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Single-sex versus co-ed: why neither is 'best'

2015-01-09
Neither single-sex nor co-ed schools can ever be judged to be “best"

Single-sex versus co-ed: why neither is 'best'

Single-sex versus co-ed: why neither is 'best'

Yet again the argument has resurfaced about which is better, single-sex or co-ed schooling: would boys in particular work better on their own?

Indeed, speaking to the Sunday Times, the first male president of the Girls’ School Association (GSA), Alun Jones, called for boys to be “protected” from high achieving girls by being educated in boys-only schools, especially aged 11-16.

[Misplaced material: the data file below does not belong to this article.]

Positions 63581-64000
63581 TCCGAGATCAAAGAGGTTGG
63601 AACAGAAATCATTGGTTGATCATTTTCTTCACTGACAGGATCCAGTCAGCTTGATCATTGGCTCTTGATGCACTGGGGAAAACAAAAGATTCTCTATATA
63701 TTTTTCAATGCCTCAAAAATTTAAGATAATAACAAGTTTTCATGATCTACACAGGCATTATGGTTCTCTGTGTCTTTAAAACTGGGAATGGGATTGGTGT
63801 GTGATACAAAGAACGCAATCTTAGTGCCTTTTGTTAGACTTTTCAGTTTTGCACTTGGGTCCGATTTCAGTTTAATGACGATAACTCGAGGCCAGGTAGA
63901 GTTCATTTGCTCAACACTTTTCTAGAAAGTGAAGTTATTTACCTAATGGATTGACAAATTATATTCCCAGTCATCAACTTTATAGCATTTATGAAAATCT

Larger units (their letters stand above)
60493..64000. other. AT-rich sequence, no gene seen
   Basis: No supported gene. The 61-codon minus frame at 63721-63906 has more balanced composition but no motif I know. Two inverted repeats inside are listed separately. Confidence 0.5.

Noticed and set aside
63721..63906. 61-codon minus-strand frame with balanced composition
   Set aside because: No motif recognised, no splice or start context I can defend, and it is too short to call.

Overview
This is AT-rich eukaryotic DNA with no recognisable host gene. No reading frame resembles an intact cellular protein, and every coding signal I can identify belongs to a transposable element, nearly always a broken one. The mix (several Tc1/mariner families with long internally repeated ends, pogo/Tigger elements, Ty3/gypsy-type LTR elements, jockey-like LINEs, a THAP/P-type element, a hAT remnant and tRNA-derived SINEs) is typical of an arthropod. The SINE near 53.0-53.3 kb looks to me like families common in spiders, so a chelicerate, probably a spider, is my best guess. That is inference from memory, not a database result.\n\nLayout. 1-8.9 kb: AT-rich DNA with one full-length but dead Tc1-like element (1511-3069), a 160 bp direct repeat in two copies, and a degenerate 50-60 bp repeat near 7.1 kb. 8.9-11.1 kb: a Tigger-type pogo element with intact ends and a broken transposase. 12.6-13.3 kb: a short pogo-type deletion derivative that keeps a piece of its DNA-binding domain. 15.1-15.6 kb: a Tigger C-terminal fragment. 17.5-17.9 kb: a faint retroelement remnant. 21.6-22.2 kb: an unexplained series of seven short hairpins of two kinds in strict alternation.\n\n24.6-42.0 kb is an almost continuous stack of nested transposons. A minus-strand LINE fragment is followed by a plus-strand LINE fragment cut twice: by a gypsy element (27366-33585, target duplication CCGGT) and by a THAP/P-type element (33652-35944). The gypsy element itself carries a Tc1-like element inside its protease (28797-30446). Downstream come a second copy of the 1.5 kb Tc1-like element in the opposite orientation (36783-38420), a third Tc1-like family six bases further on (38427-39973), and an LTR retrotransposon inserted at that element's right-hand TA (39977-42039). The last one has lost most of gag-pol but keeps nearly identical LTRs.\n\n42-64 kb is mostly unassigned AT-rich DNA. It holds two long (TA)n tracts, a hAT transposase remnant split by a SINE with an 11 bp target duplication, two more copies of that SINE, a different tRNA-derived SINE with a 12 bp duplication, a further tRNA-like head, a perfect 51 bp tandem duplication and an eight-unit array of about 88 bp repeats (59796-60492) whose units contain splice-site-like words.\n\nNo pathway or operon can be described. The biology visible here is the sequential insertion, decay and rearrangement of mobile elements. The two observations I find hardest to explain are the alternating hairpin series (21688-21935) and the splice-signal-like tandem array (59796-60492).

This, he argues, would halt their underperformance at key stages of academic achievement: GCSE results, A-level results and application to universities.

I grow tired of these same old arguments being trotted out year after year. Why? Because it should seem abundantly clear to most sensible teachers and parents that there are obvious benefits on both sides of this debate – and that neither single-sex nor co-ed schools can ever be judged to be “best”. 

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Source: Telegraph
Neither single-sex nor co-ed schools can ever be judged to be “best"

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